So You Want to be a Rock ’n’ Roll Star? |

So You Want to be a Rock ’n’ Roll Star?

Amy Hadden Marsh
Post Independent Contributor
Students from AMP performed at the Carbondale Branch Library's Grand Opening on July 20. From left, Travis Provost, Maddie Melia, Zamira Mullally, Megan Webber, Madilyn Kuhl, Olin Morrison, Evan Piccolo and Justice Bouchet (not shown: Zach Hunt, Naomi Pulver, Elijah Hale).
Amy Hadden Marsh / Post Independent |

Justice Bouchet never imagined she would become a professional singer.

The 14-year old Ross Montessori graduate, whose voice echoes those of folk stars Traci Chapman and Nina Simone, says she has always been a singer at home. “My singing has been confined to the shower,” she told the Post Independent after an a cappella cover of Alison Sudol’s (A Fine Frenzy) “Birds of the Summer” at the recent grand opening of the Carbondale Branch Library.

So, how did Bouchet (pronounced Boo-shay) make the leap from singing in the shower to performing on stage? “Shanti Gruber signed me up for AMP,” she explained.

AMP stands for Academy of Music and Performance, and Shanti Gruber is one of the instructors. Gruber is also the choir director at Glenwood Springs and Roaring Fork High schools. She spent five years as music director at GSHS, teaching choir, band, guitar, and music theory. But, after most of those classes were cut, she became involved with AMP. “I thought, ‘if the public schools can’t do it, we’ll start our own school,’” she explained.

The brainchild of Satank resident Mark Taylor, AMP teaches teens the ins and outs of the music industry, including audio engineering, stage lighting and management, performance and promotion as well as songwriting and arranging. Taylor said that kind of knowledge keeps young people interested in the music industry. “If you want to go to school to study music, that’s great,” he said. “But, this gives kids tools to be teachers instead of flipping burgers or whatever they do to support themselves through school.”

The weeklong, summer music camps at Carbondale’s PAC3 also give budding singer/songwriters a supportive place to concentrate on their craft. “[Students] learn cover songs and also write a song or two,” explained Taylor. “At the end of the week, they give a performance.”

This year, AMP camp culminated with the Carbondale Library performance and two shows at the upcoming Carbondale Mountain Fair. Gruber was recruited by Taylor last year to teach at AMP. “Becoming a professional musician is more than being a good musician,” she said. “You have to know how to set up a stage for performing and how to be a good performer.”

Megan Webber, 15, was also a part of the Carbondale library show, singing a heartfelt version of Jessica Andrews’ “Who I Am.” Webber, who lives in Carbondale, will be a sophomore at Roaring Fork High School this fall. She appears confident and comfortable on-stage and said singing is in her DNA. “I was raised on music,” she said. “I went to Telluride Bluegrass Festivals when I was still in the womb.”

She is involved with KDNK Community Radio’s Andy Zanca Youth Empowerment Program so is no stranger to being in front of a microphone and an audience. She’s also been working with Gruber to improve her singing voice. “I’m learning how to support air in my diaphragm and throat, and how to use my mouth to amplify sound,” she explained like a professional.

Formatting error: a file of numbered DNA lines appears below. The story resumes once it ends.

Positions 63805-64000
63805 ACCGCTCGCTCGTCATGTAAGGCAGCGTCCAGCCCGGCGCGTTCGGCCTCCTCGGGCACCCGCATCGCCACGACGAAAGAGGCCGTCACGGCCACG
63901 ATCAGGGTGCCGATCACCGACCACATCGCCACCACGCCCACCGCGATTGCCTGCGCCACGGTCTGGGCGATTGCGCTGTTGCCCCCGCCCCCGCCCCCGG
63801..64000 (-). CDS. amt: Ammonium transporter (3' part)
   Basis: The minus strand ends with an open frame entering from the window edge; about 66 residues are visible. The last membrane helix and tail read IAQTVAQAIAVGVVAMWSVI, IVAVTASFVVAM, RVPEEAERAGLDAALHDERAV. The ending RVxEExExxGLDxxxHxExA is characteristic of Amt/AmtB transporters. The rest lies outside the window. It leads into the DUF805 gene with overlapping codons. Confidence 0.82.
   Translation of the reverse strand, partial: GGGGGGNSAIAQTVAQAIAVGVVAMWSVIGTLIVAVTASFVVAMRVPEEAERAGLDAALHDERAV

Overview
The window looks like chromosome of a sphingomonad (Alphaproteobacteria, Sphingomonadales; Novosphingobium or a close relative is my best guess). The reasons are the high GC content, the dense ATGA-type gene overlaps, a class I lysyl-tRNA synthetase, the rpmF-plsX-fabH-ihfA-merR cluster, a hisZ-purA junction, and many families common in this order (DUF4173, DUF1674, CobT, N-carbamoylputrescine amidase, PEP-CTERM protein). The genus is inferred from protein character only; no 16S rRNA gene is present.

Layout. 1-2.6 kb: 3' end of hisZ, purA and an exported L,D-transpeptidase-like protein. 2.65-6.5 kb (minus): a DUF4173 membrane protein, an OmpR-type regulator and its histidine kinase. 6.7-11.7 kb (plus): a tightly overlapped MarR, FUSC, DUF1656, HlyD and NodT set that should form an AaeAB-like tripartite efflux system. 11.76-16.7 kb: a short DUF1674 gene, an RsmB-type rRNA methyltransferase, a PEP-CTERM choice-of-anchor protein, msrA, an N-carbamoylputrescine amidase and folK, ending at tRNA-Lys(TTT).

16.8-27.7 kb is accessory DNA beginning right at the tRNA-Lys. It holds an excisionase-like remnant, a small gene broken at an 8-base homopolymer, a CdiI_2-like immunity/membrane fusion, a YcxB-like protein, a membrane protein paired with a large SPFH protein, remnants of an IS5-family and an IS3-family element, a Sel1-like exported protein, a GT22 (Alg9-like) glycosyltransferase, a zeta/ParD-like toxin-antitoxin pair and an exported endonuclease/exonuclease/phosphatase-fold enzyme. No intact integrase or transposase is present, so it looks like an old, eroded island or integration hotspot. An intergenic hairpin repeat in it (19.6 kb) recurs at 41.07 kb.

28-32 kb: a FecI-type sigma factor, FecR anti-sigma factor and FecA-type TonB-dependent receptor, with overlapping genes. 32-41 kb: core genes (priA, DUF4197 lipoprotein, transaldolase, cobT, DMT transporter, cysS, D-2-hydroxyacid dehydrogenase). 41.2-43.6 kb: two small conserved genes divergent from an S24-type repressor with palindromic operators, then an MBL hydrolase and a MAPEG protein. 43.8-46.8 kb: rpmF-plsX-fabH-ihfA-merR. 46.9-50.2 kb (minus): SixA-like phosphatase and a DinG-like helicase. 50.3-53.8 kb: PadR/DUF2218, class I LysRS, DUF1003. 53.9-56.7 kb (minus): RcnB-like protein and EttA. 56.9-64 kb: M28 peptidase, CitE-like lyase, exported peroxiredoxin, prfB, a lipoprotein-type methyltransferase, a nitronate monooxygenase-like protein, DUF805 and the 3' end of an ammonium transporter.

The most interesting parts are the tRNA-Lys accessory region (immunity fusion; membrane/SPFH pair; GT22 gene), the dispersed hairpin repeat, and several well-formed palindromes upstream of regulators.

She said AMP is fun because it’s hands-on. “In just a couple of lessons, you start writing,” she added.

For Mark Taylor, AMP is a dream come true. “I could have used something like this when I was a kid,” he explained. Growing up in rural North Carolina, Taylor played the trumpet in high school sort of against his will. “I wanted to play saxophone but my mom wanted me to play trumpet,” he said. As director of AMP, Taylor gives teens something he didn’t have. “[AMP] is a safe place to explore music and songwriting and find a place that works for you,” he added.

Summer AMP camps cost $250 for one week. Right now, costs cover guest instructors and some of the local instructors’ salaries. Taylor and other AMP staff have donated much of their time over the past two years to get the academy off the ground. PAC 3 currently donates space for AMP, and Taylor said a scholarship fund is in the works with Alpine Bank. “I want every nickel that’s donated to the Academy to go towards scholarships.”

Gruber and Taylor agree that AMP is an investment in the future. “These kids, within a matter of days, can create wonderful, deep, meaningful songs,” Gruber said. “How they count on each other and trust each other to make it happen is very powerful.”

“It’s really amazing,” added Justice Bouchet, who said she didn’t know “diddly-squat” about music until she got involved with AMP. Now, she’s writing songs, singing on-stage, and has signed up for choir at Roaring Fork High School this fall. “[AMP] really inspires you to go farther into music,” she said. “It’s great to learn to work with other kids to create music together.”

More information about AMP is available at or by calling Shanti Gruber at 366-2889.

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